THE race-horse Diamond Coast was disqualified by the Race-meeting Stewards after winning the seventh race on May 21, 1994 for weighing-in light by 0.2 lb outside the allowable limit set by the Royal Hong Kong Jockey Club.
In the Stewards' Report, it was clearly stated that the Stewards were unable to ascertain how the weight difference arose, but being satisfied on the evidence before them that there was no dishonest intent took no further action except for disqualifying the winner.
If malpractice was discovered, the horse should obviously be disqualified and whoever was responsible for the wrongdoing has to be punished. But in this case, despite the fact that the Stewards were unable to ascertain what actually went wrong and none was held responsible for such discrepancy, the totally innocent owner and those who backed the winner were heavily penalised.
The Jockey Club responded by saying that there was no discretion available to the Race-meeting Stewards but to disqualify the horse under Rule 141 (iii) which reads as follows: ''If a rider cannot draw the correct weight the Clerk of the Scales shall allow him 1 lb. If he cannot then draw the weight his horse shall on an objection under Rule 150(iii) be disqualified and the rider may be punished.'' What is not clear however is when the horse was disqualified under the said Rules, whether the Race-meeting Stewards have any discretion to determine on a refund of the bets on the horse to protect the interests of the betting public under such circumstances.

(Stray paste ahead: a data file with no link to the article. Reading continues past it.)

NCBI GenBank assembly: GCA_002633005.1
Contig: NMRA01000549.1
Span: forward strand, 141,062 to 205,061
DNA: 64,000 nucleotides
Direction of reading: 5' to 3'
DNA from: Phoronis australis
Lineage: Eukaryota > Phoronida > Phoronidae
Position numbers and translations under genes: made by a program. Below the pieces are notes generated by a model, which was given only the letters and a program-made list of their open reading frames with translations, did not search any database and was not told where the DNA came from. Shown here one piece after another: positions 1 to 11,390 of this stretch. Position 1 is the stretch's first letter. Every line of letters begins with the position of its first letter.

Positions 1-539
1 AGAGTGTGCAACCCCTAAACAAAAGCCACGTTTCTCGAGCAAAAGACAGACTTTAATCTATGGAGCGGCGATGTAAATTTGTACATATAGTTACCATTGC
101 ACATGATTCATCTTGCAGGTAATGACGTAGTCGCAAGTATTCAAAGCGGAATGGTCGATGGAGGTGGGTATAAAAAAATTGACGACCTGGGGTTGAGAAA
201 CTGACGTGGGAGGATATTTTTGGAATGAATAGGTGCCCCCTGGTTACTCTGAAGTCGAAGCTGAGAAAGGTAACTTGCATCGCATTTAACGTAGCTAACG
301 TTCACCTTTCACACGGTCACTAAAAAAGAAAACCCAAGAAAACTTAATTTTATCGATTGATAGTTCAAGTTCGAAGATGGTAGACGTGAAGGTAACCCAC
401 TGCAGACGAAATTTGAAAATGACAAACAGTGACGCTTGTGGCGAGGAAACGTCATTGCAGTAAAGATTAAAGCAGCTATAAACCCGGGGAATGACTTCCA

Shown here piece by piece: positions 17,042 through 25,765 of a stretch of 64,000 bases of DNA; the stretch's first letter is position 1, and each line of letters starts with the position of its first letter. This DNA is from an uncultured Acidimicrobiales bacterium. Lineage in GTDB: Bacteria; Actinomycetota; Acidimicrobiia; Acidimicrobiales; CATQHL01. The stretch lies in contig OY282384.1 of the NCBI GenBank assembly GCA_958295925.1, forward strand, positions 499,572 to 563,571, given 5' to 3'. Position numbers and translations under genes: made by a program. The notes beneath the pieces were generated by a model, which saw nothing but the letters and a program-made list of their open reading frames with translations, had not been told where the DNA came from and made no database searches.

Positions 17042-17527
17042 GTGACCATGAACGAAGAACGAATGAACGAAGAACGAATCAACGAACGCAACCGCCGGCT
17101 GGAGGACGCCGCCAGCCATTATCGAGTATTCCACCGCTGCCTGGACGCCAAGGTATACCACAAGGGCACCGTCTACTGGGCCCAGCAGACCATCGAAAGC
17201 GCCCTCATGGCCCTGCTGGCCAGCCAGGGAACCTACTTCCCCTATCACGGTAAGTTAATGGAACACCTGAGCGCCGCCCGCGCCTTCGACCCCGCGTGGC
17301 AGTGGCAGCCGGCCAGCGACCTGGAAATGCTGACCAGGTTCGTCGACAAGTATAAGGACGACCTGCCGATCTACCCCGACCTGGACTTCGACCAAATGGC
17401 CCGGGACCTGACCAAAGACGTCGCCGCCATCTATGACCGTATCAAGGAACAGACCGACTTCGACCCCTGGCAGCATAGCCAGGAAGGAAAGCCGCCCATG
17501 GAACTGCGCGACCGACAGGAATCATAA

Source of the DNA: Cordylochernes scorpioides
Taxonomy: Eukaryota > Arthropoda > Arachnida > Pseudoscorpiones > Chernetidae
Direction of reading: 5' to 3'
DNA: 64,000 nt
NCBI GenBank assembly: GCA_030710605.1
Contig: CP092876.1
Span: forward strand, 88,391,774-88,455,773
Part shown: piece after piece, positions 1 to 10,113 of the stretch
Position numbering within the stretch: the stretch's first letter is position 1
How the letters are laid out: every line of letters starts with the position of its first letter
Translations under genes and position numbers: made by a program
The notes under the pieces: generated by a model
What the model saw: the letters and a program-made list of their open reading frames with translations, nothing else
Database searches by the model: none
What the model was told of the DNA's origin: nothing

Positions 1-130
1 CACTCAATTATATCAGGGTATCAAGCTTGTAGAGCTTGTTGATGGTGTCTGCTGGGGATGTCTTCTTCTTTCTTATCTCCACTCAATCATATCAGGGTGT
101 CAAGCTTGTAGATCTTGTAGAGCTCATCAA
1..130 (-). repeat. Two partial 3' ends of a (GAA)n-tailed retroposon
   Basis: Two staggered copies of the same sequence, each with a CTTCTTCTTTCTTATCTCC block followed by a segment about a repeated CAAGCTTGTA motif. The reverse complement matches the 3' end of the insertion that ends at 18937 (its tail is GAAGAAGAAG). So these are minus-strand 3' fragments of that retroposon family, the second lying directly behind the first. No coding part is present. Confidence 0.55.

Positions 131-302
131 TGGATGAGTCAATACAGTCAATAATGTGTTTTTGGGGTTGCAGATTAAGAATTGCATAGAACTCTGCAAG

The Jockey Club defended the Stewards' action by saying that the implications from this incident were unforeseen but I say that these implications should have been well foreseen by the Jockey Club after a similar incident which occurred in 1989.
There is no excuse for the Jockey Club to allow such loopholes in the Rules of Racing, no matter how rare are these occurrence.
THOMAS KWOK North Point